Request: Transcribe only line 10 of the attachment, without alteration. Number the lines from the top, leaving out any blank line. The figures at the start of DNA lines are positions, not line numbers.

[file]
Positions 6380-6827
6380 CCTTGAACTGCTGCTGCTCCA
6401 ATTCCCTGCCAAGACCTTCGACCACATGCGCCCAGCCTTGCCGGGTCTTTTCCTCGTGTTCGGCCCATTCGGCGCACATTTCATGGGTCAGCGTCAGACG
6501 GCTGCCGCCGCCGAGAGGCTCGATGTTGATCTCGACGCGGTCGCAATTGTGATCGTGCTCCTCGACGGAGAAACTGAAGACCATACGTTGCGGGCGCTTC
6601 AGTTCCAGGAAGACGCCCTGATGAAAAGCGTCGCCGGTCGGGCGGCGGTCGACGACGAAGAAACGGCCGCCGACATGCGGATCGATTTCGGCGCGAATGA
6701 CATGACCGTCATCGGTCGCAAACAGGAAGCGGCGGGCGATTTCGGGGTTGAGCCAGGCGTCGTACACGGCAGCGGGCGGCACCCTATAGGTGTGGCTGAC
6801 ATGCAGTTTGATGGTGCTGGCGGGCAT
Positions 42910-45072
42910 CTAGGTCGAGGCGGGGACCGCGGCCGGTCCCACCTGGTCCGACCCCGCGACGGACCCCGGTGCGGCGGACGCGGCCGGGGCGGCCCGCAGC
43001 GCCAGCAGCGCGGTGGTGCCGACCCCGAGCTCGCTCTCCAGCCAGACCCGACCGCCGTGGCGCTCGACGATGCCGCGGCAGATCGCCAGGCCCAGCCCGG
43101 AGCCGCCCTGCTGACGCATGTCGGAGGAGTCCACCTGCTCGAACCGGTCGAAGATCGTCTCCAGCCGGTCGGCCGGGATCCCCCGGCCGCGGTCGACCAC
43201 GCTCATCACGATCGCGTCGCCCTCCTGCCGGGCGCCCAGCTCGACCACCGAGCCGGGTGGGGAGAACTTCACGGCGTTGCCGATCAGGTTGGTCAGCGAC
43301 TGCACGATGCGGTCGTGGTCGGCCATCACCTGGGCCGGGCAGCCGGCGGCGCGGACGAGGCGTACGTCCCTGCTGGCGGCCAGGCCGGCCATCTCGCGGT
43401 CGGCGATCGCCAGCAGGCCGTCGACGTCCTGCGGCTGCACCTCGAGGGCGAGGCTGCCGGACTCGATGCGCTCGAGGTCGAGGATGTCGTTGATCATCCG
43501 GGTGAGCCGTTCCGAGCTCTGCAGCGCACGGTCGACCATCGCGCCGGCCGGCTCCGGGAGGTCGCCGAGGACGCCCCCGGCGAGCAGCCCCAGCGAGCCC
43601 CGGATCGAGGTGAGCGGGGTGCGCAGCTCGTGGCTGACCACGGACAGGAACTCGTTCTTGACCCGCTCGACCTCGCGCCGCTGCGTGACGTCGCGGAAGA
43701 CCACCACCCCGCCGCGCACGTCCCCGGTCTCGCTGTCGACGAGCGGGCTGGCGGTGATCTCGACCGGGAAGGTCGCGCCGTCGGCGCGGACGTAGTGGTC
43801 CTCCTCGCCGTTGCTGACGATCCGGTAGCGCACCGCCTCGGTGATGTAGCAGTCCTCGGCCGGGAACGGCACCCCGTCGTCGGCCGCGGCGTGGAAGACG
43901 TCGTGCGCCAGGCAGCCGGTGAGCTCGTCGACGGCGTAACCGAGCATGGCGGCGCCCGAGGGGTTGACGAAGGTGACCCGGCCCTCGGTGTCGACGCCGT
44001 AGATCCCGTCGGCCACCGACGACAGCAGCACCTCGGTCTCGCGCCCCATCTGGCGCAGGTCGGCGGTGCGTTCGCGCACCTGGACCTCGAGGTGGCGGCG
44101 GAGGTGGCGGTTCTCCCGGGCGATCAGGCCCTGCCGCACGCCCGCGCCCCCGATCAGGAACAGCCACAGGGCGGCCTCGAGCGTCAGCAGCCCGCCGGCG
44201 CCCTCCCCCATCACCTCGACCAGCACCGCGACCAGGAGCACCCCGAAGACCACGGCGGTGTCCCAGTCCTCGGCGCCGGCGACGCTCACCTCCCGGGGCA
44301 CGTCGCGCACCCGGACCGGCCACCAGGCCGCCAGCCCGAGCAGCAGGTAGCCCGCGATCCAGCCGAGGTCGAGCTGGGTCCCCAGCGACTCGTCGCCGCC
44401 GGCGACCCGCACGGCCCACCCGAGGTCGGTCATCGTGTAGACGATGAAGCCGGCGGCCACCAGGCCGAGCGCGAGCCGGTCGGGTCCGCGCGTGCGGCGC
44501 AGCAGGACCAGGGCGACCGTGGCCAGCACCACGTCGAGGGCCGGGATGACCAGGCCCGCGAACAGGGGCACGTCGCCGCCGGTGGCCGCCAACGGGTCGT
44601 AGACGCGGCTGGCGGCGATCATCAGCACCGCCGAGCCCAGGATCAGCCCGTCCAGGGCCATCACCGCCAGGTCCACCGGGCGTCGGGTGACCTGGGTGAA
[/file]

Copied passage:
43001 GCCAGCAGCGCGGTGGTGCCGACCCCGAGCTCGCTCTCCAGCCAGACCCGACCGCCGTGGCGCTCGACGATGCCGCGGCAGATCGCCAGGCCCAGCCCGG